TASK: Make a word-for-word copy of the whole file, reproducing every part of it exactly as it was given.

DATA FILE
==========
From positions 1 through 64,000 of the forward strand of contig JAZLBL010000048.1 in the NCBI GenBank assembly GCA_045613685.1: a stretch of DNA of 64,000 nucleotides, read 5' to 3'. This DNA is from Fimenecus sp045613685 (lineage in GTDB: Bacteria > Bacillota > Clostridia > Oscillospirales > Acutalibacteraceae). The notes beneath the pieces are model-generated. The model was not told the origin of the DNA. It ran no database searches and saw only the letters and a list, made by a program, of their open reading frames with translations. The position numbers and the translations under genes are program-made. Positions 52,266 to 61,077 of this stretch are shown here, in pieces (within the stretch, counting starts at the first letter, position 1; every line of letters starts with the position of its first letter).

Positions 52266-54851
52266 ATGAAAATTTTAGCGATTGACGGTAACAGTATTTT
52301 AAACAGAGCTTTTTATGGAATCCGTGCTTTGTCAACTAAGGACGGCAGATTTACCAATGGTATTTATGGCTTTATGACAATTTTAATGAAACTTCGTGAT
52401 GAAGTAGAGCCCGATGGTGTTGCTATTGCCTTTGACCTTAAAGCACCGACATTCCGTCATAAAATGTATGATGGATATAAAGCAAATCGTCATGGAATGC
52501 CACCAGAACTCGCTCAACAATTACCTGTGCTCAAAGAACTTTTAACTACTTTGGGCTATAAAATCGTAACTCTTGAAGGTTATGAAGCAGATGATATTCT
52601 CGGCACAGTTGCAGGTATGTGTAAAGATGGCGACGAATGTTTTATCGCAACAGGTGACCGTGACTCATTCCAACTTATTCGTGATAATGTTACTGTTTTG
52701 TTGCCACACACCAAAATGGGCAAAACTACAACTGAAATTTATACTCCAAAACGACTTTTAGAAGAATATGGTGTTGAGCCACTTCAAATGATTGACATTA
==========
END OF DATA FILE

From positions 1 through 64,000 of the forward strand of contig JAZLBL010000048.1 in the NCBI GenBank assembly GCA_045613685.1: a stretch of DNA of 64,000 nucleotides, read 5' to 3'. This DNA is from Fimenecus sp045613685 (lineage in GTDB: Bacteria > Bacillota > Clostridia > Oscillospirales > Acutalibacteraceae). The notes beneath the pieces are model-generated. The model was not told the origin of the DNA. It ran no database searches and saw only the letters and a list, made by a program, of their open reading frames with translations. The position numbers and the translations under genes are program-made. Positions 52,266 to 61,077 of this stretch are shown here, in pieces (within the stretch, counting starts at the first letter, position 1; every line of letters starts with the position of its first letter).

Positions 52266-54851
52266 ATGAAAATTTTAGCGATTGACGGTAACAGTATTTT
52301 AAACAGAGCTTTTTATGGAATCCGTGCTTTGTCAACTAAGGACGGCAGATTTACCAATGGTATTTATGGCTTTATGACAATTTTAATGAAACTTCGTGAT
52401 GAAGTAGAGCCCGATGGTGTTGCTATTGCCTTTGACCTTAAAGCACCGACATTCCGTCATAAAATGTATGATGGATATAAAGCAAATCGTCATGGAATGC
52501 CACCAGAACTCGCTCAACAATTACCTGTGCTCAAAGAACTTTTAACTACTTTGGGCTATAAAATCGTAACTCTTGAAGGTTATGAAGCAGATGATATTCT
52601 CGGCACAGTTGCAGGTATGTGTAAAGATGGCGACGAATGTTTTATCGCAACAGGTGACCGTGACTCATTCCAACTTATTCGTGATAATGTTACTGTTTTG
52701 TTGCCACACACCAAAATGGGCAAAACTACAACTGAAATTTATACTCCAAAACGACTTTTAGAAGAATATGGTGTTGAGCCACTTCAAATGATTGACATTA